The gospels treat of Christ’s life during the days of His humiliation. They view Him in the form of a Servant, who came not to be ministered unto, but to minister. True, Matthew’s Gospel sets forth the kingship of Him who was here as Jehovah’s Servant; yet it is as the rejected King. True also, John’s Gospel portrays the divine glories of the incarnate Son; yet as the One who was unknown in the world which He had made, and as rejected by His own to whom He came (John 1:10-11). It is not until we pass beyond the gospels that we find the lordship of Jesus of Nazareth really made manifest. On the day of Pentecost, Peter said, "Let all the house of Israel know assuredly, that God hath made that same Jesus, whom ye have crucified, both Lord and Christ" (Acts 2:36). The humbled One is now victorious. He who was born in lowliness has been exalted "far above all principality, and power, and might, and dominion, and every name that is named, not only in this world, but also in that which is to come" (Eph. 1:21). He who suffered His face to be covered with the vile spit of men has been given a name more excellent than the angels (Heb. 1:4). He whom man crowned with thorns has been "crowned with glory and honor" (Heb. 2:9). He who hung, in apparent helplessness upon a cross has taken His seat "on the right hand of the Majesty on high" (Heb. 1:3).
The epistles, in contrast to the gospels, were all written from the viewpoint of an ascended Christ. They treat of a glorified Savior. How much we lose by their neglect! Why is it that when Christ comes to our minds our thoughts turn back to the "days of His flesh"? Why are our hearts so little occupied with the heavenly Christ? Why do we meditate so little upon His exaltation, His seat and session at God’s right hand? Is it not because we read the epistles so infrequently?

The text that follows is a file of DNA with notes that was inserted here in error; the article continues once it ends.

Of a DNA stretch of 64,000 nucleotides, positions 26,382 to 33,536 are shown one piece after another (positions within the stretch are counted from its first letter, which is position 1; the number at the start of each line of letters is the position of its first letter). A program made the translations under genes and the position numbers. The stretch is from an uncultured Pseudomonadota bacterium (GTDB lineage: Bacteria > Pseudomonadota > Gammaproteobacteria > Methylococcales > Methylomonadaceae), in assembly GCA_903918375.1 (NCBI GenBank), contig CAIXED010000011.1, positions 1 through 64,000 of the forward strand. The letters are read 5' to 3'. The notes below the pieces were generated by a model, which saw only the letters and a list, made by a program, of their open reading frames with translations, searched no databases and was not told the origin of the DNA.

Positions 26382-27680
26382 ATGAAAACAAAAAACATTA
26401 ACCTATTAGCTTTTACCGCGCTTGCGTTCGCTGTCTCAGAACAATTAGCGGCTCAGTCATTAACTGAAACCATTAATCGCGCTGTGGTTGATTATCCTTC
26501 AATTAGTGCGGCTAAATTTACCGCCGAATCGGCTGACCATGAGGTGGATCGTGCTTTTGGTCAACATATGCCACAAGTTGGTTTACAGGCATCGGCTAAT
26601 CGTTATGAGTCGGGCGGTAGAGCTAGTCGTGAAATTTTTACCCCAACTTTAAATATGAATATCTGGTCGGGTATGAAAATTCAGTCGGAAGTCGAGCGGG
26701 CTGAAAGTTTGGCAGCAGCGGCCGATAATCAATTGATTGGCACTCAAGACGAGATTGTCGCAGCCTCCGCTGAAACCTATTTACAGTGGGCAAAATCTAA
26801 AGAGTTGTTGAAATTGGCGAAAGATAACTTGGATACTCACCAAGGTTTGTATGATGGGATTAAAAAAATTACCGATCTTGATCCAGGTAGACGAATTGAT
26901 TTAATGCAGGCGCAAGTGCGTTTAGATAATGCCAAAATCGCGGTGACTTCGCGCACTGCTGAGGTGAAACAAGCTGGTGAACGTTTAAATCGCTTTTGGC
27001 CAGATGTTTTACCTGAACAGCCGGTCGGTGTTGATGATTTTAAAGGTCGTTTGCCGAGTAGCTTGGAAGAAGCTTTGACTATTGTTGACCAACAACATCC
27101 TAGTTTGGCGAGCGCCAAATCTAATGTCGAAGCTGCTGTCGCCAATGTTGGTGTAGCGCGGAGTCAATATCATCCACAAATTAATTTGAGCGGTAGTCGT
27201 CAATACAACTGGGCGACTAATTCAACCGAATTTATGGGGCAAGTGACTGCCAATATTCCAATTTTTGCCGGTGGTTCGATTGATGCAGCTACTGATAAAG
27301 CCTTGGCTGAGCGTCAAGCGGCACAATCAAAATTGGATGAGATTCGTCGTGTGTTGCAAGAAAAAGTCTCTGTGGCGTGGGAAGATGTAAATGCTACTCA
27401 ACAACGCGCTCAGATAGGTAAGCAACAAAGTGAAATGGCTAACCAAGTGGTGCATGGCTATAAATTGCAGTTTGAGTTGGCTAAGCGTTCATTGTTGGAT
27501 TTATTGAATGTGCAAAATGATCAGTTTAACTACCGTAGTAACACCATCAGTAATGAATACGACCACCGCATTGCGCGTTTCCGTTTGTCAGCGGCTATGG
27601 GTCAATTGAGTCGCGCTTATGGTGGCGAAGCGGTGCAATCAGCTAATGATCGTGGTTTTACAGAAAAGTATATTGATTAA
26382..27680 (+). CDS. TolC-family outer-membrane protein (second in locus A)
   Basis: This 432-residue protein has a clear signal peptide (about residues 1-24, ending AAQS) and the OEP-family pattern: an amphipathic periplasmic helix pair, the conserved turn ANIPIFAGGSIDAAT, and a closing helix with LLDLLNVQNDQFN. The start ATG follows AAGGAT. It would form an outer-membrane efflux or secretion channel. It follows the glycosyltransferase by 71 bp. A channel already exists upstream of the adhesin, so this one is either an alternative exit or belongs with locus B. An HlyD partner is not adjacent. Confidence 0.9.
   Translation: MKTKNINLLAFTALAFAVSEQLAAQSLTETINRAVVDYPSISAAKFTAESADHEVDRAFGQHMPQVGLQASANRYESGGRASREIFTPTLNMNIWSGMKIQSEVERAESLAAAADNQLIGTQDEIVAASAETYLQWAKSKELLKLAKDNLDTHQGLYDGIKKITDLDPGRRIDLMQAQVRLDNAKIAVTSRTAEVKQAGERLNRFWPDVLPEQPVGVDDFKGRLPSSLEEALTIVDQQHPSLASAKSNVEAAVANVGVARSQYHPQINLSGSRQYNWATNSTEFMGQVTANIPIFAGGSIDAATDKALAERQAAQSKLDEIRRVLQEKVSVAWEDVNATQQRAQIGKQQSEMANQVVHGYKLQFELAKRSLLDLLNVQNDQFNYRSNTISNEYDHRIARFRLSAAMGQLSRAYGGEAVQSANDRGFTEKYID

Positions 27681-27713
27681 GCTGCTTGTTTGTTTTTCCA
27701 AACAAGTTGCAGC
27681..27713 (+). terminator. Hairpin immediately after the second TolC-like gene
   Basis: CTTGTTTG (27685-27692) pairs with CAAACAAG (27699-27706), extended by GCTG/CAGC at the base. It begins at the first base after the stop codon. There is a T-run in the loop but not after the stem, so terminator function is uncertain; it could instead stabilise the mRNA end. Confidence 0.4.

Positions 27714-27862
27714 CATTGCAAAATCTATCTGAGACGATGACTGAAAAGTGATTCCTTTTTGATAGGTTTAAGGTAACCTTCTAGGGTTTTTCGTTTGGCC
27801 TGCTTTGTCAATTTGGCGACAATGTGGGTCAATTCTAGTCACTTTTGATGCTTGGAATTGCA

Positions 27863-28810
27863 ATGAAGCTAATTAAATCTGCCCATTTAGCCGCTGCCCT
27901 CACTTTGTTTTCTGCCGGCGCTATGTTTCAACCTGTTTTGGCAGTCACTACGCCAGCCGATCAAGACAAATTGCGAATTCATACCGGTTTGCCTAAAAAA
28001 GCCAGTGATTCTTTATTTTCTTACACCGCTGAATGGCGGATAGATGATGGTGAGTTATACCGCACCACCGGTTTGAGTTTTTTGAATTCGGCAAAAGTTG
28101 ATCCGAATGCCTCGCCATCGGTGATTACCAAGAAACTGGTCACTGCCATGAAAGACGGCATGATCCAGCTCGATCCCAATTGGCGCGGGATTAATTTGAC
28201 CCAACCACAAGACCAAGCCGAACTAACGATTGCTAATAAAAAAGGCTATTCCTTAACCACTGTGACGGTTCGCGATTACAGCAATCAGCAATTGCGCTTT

Many Christians find the epistles so much more difficult than the gospels. Of course they do, because they are so unfamiliar. Enter a strange city and its layout, streets and suburbs are unknown. It is hard to find your way about. So it is with the epistles. The Christian must live in them to become acquainted with their contents.
It is in the epistles alone that the distinctive character of Christianity is set forth; not in the gospels; the Acts is transitionary; and most of the Revelation belongs to the future. The epistles alone treat of the present dispensation. But present-day preaching rarely notices them. Christians, in their private reading of the Word, seldom turn to them. But in the Epistles only is Christianity
expounded—Christianity has to do with a risen, glorified, and enthroned Christ. Thus, if we are to "Sanctify in your hearts Christ Jesus as Lord," we must spend much time in the epistles.